Blackburn Rovers: The Men Who Built The Club
John Lewis (30 March 1855 - 13 January 1926) was born in Market Drayton, Shropshire. While at Shewsbury School he developed a keen interest in football.
In 1868 Lewis moved to Blackburn. At this time the town was more interested in cricket than football. According to local historian, Charles Francis: "No purely Association football was played at this time in East Lancashire, though there was a recreation, a mixture of Rugby and Association, known as the Harrow game, at which the the youth of the town, including Mr. A. N. Hornby, were experts."
On 5th November 1875, John Lewis and Arthur Constantine, who also been educated at Shrewsbury School, organized a meeting at the St Leger Hotel in Blackburn to discuss the possibility of establishing a football club in the town. At that time, the game was dominated by former public school students. Seventeen men attended the meeting and it was decided to establish the Blackburn Rovers Football Club. Lewis was appointed as treasurer whereas Walter Duckworth became secretary of the club.
Blackburn Rovers played their first game on 11th December 1875. The team included John Lewis, Alfred Birtwistle, Walter Duckworth, J. T. Syckelmoore, Thomas Greenwood, Harry Greenwood, Jack Baldwin and Arthur Constantine. The game ended in a 1-1 draw. The team played its early games at Oozehead, a piece of farmland on the road to Preston. In 1877 they began playing matches at Pleasant Cricket Ground.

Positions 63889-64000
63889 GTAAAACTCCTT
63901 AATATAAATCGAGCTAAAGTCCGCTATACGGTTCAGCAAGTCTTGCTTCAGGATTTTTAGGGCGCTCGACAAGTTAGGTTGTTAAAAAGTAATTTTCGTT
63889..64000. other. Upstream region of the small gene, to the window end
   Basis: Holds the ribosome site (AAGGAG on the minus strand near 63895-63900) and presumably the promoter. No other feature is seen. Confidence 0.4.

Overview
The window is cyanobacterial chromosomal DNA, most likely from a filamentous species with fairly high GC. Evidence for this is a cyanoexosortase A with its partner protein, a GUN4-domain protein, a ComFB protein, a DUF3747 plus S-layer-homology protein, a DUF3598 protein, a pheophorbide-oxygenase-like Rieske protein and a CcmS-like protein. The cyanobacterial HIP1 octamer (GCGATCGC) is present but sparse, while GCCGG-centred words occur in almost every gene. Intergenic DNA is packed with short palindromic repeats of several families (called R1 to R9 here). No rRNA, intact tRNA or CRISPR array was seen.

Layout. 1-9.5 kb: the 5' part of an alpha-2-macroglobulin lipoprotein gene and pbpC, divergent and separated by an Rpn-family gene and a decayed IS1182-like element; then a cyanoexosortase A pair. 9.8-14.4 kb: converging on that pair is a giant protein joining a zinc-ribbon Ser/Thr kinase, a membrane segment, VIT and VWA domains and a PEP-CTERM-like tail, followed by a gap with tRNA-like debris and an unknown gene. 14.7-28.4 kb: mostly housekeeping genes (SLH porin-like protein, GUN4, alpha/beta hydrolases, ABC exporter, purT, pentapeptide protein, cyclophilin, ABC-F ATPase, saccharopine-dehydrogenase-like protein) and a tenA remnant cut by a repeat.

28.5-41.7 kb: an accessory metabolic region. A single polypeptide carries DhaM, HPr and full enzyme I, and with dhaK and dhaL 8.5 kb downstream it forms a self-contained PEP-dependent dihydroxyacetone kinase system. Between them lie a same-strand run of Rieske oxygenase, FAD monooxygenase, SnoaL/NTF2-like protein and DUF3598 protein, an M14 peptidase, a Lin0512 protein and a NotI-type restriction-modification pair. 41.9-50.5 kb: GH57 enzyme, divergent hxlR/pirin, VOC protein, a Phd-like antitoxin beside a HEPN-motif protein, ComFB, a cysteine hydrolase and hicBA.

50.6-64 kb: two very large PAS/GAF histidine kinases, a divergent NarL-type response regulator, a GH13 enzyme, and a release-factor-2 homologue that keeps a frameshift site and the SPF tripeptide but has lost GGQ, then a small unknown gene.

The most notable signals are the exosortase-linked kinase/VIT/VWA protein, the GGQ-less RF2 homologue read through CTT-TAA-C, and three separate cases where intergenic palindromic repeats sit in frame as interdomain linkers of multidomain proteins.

The first known photograph of Blackburn Rovers. The players are numbered:
John Duckworth (2), Richard Birtwistle (4), John Lewis (5), Fred Hargreaves (6),
Walter Duckworth (7), Alfred BirtwisGtle (8), Jack Baldwin (9), Thomas
Greenwood (10), Doctor Greenwood (11) and Arthur Thomas (13).
In 1879 John Lewis helped establish the Lancashire Football Association. Later that year he was appointed as Secretary of the Worcestershire Football Association. A post he held for 21 years. Later he served as vice-president of the Football Association and the Football League.
Lewis was also an active member of the Temperance Society. After his football career came to an end he became one of the countries best referees. This included officiating at three FA Cup Finals (1895, 1897 and 1898).